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Sacred Scripture

By Sean Martin
John Paul II Generation

Is the Bible the sole authority and teaching of our Catholic religion?
As Catholics, everything we believe and practice is not just exclusively restricted to the Bible. The Bible itself never claims to be the sole teaching and authority of our faith. St. John the Apostle stated at the end of his Gospel that not everything Jesus said and did were written down. “But there are also many other things which Jesus did which, if they were written every one, the world itself, I think, would not be able to contain the books that should be written” (John 21:25).

God chose to reveal Himself to all humanity in two modes, Sacred Tradition and Sacred Scripture. These two modes make up the one single Word of God or Deposit of Faith (Catechism of the Catholic Church 74-83). St. Paul taught the importance of abiding by both modes of the Word of God. “Therefore, brethren, stand fast: and hold the traditions which you have learned, whether by word or by our epistle” (2 Thessalonians 2:15).

In the first letter to Timothy, St. Paul teaches that the Church is the foundation of truth. “But if I tarry long, that you may know how you ought to behave yourself in the house of God, which is the church of the living God, the pillar and ground of the truth” (1 Tim 3:15). The task of interpreting the Word of God, Sacred Tradition and Sacred Scripture, belongs to the Magisterium of the Church, the pope and the bishops in union with him (CCC 84-95). Therefore, we look ultimately to the pope and the bishops in union with him for guidance and proper understanding of our Faith.

Why does the Catholic Church have so many rules on interpreting the bible?
The Church has so many rules on interpreting the bible because the Church has been given the task of interpreting the Deposit of Faith, and desires it to be interpreted authentically and faithfully so that everyone can come to know, love, and serve the Lord and enjoy eternal life in Heaven with Him.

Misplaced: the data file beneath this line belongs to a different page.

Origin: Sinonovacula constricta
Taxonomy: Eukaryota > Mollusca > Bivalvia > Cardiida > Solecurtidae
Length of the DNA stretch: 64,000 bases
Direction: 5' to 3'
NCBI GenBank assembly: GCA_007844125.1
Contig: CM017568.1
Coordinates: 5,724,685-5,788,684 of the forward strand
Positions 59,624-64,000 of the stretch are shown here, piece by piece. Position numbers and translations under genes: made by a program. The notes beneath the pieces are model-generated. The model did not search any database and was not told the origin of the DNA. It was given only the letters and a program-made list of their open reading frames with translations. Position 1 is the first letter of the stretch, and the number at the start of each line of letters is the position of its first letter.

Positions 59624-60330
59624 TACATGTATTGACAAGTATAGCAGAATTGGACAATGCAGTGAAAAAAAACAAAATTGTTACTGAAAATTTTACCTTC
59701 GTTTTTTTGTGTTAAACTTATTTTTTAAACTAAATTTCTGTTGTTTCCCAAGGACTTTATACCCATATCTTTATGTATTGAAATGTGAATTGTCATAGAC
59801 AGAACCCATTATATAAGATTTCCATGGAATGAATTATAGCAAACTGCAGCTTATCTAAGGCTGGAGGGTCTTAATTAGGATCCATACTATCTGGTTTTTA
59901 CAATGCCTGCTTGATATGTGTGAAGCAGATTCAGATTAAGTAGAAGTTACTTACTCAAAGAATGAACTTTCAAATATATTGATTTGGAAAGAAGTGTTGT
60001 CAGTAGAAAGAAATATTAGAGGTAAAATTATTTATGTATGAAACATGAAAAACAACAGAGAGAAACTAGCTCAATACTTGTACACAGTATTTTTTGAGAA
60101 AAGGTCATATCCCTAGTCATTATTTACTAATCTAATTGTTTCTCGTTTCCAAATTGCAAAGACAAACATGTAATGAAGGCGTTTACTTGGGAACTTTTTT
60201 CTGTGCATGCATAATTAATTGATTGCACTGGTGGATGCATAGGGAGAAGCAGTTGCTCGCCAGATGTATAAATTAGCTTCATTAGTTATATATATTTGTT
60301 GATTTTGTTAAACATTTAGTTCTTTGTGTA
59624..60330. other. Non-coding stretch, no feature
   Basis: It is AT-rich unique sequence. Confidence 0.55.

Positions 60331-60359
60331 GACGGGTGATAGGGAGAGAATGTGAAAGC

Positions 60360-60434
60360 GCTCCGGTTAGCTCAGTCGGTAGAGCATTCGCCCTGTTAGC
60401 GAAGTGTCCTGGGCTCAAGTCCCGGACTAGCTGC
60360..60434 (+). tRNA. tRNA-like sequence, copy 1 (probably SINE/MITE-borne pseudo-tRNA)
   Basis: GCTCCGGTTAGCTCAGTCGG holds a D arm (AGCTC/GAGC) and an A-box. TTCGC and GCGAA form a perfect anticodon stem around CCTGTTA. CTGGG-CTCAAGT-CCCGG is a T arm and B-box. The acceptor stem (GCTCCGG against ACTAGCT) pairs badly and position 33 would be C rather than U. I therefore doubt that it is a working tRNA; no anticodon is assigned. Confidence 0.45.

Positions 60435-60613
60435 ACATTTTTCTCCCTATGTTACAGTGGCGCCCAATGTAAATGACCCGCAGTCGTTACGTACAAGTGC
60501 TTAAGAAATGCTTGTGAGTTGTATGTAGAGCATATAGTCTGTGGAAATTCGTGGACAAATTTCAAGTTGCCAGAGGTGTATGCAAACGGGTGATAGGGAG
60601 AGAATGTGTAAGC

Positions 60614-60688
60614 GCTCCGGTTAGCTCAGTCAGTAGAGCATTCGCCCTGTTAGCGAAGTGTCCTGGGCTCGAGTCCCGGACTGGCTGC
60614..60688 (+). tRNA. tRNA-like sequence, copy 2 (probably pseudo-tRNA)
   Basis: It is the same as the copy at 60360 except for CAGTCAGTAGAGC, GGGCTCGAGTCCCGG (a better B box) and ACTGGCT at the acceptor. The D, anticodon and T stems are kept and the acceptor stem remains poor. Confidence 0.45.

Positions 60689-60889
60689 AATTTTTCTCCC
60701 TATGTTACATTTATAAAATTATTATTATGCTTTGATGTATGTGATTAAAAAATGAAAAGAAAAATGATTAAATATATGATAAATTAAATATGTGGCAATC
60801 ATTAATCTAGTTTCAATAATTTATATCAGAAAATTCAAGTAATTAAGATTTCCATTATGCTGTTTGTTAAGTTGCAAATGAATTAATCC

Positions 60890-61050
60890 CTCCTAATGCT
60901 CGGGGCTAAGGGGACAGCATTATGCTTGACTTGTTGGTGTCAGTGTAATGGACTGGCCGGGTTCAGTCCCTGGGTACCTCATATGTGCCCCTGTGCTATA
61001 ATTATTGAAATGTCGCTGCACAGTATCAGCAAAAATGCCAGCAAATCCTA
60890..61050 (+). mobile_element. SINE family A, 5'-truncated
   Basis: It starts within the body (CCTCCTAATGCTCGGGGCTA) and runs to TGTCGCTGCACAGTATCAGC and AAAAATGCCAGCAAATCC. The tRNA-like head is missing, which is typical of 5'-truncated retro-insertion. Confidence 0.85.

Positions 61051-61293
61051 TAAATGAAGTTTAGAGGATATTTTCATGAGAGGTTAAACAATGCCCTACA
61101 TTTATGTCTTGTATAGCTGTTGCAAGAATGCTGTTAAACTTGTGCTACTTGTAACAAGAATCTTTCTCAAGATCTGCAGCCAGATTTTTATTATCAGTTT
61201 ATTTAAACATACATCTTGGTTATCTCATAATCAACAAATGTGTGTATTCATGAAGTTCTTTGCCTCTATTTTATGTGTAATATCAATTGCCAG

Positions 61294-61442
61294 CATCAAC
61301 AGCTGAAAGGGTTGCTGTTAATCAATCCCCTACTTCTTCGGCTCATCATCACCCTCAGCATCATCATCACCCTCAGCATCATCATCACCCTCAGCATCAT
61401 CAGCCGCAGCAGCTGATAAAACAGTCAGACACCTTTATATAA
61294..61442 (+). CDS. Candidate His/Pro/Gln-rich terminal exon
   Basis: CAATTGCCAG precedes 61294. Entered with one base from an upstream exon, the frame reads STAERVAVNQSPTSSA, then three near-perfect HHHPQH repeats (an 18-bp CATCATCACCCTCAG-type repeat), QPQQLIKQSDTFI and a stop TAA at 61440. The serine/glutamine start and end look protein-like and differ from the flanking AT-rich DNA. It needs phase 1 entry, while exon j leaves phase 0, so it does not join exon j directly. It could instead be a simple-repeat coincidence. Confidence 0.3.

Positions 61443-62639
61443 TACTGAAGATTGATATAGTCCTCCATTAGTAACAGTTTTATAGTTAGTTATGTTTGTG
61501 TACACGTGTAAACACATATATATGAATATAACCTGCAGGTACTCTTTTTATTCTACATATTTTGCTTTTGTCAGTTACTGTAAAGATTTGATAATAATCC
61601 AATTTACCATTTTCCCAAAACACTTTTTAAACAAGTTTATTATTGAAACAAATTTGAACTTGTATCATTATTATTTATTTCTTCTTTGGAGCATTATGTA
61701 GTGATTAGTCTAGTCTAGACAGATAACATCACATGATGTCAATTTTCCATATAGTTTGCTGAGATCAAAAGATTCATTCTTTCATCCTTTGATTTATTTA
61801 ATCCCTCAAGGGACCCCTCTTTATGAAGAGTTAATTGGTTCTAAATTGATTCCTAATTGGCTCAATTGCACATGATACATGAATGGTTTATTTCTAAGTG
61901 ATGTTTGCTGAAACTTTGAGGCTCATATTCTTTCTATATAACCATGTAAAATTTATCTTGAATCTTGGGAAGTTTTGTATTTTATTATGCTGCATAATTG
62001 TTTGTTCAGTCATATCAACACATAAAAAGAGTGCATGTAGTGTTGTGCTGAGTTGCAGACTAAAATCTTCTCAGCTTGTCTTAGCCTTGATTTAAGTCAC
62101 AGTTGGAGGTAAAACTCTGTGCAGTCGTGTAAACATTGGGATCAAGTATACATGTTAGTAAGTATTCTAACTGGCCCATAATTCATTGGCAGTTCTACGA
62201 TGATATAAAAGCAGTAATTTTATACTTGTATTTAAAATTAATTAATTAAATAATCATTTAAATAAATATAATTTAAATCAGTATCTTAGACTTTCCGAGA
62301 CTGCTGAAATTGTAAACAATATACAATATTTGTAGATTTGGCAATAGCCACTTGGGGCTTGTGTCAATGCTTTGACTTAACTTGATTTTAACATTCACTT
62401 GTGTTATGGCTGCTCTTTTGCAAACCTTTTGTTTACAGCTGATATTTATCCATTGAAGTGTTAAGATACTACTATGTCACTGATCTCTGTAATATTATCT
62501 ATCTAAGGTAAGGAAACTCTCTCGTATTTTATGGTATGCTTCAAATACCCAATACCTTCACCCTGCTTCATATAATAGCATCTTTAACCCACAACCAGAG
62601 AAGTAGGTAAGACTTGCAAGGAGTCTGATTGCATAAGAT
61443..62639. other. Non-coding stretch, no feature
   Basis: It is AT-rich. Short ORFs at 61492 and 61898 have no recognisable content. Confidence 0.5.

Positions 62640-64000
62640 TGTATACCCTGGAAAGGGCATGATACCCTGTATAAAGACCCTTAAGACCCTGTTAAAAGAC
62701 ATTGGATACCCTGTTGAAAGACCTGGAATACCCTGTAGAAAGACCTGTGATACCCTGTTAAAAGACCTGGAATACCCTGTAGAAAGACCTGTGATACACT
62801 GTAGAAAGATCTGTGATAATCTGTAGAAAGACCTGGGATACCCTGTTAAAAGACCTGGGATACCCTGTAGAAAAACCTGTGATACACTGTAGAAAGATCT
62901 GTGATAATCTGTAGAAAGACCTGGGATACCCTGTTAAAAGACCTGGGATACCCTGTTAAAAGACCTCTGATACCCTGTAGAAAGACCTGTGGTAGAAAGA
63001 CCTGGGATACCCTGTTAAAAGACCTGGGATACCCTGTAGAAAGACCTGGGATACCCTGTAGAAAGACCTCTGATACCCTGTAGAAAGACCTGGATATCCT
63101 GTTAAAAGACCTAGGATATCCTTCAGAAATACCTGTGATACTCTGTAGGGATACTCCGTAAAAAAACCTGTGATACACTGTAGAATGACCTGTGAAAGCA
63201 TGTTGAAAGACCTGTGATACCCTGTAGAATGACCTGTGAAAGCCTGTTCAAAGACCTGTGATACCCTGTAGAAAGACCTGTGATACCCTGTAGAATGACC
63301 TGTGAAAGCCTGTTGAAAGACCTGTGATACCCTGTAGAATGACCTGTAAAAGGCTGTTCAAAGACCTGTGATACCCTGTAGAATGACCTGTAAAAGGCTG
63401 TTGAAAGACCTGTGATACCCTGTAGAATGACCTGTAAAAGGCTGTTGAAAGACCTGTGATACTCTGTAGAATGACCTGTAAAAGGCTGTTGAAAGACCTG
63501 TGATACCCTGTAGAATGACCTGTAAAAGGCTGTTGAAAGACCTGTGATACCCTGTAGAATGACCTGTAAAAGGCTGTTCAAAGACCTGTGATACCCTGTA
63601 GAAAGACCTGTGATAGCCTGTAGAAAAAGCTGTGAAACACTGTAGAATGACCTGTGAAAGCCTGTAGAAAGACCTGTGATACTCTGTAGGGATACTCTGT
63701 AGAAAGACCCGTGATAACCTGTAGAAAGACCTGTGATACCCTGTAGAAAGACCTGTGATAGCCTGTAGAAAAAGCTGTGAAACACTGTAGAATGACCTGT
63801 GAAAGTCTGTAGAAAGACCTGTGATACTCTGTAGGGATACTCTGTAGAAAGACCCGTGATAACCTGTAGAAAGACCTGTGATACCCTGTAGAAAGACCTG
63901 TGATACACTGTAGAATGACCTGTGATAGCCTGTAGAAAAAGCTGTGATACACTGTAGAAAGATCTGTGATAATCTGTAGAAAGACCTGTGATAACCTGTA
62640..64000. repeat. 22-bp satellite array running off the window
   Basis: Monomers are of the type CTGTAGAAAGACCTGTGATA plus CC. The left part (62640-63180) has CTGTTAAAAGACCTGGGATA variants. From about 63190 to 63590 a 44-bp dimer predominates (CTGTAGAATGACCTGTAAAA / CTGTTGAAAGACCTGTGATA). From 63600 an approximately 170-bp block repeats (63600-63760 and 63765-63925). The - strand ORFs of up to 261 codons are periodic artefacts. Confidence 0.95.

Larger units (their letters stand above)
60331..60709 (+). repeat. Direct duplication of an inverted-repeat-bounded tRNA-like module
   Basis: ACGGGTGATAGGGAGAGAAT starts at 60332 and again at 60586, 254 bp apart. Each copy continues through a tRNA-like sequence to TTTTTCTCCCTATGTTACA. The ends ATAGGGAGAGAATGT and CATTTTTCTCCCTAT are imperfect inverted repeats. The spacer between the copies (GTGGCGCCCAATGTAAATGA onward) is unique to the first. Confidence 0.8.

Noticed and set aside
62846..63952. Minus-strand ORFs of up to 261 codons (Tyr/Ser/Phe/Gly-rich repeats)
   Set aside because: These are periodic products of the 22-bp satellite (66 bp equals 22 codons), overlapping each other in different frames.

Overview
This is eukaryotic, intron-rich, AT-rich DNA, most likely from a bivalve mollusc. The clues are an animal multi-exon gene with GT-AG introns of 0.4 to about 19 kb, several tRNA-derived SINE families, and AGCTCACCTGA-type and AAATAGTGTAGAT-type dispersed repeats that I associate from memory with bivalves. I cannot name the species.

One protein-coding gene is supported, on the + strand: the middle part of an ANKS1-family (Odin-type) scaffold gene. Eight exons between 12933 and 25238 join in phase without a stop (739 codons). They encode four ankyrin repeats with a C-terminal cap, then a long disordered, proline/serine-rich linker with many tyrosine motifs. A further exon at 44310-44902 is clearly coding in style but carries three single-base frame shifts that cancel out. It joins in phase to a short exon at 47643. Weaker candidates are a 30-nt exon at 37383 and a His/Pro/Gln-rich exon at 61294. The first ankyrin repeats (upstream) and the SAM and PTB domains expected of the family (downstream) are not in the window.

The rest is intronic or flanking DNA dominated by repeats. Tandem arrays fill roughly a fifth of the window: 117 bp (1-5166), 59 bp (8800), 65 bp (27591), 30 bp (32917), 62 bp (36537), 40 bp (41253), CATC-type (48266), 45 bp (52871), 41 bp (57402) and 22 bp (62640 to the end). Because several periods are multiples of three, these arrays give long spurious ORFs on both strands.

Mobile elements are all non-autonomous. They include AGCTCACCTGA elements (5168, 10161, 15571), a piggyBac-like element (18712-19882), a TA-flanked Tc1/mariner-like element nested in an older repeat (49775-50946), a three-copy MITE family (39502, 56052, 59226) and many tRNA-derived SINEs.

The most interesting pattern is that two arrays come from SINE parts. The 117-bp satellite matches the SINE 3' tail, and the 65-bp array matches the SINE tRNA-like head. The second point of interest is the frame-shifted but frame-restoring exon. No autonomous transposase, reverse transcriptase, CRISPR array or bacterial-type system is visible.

The Church asks the interpreter of Scriptures to take into consideration what the human authors intended and what God wanted to reveal to humanity. The interpreter of Scriptures ought to consider the culture, literary genres, modes of speaking and narrating at the time that the particular biblical writing was written. The reader or interpreter of Scriptures should read and interpret being mindful that it was authored by the Holy Spirit, there are seventy three books that make up the one book called the Bible, how the Church practices the faith, what has been taught before us, and the consistency of the truths of the faith (CCC 109-114).

Should the bible be taken literally?
The Sacred Scriptures should be interpreted within the two senses, literal and spiritual, in which the Church has laid out for us. “The literal sense is the meaning conveyed by the words of Scripture and discovered by exegesis… All other senses of Sacred Scripture are based on the literal." (CCC 116) There are three sub-senses under the category of the spiritual senses, allegorical, moral, and anagogical. The allegorical sense is recognizing the significance of people, places, things, and events in Scripture as they relate to Christ. The moral sense is viewing the people, places, things, and events in Scripture to help us to act justly. The anagogical sense is looking at “realities and events in terms of their eternal significance, leading us toward our true homeland: thus the Church on earth is a sign of the heavenly Jerusalem" (CCC 117).

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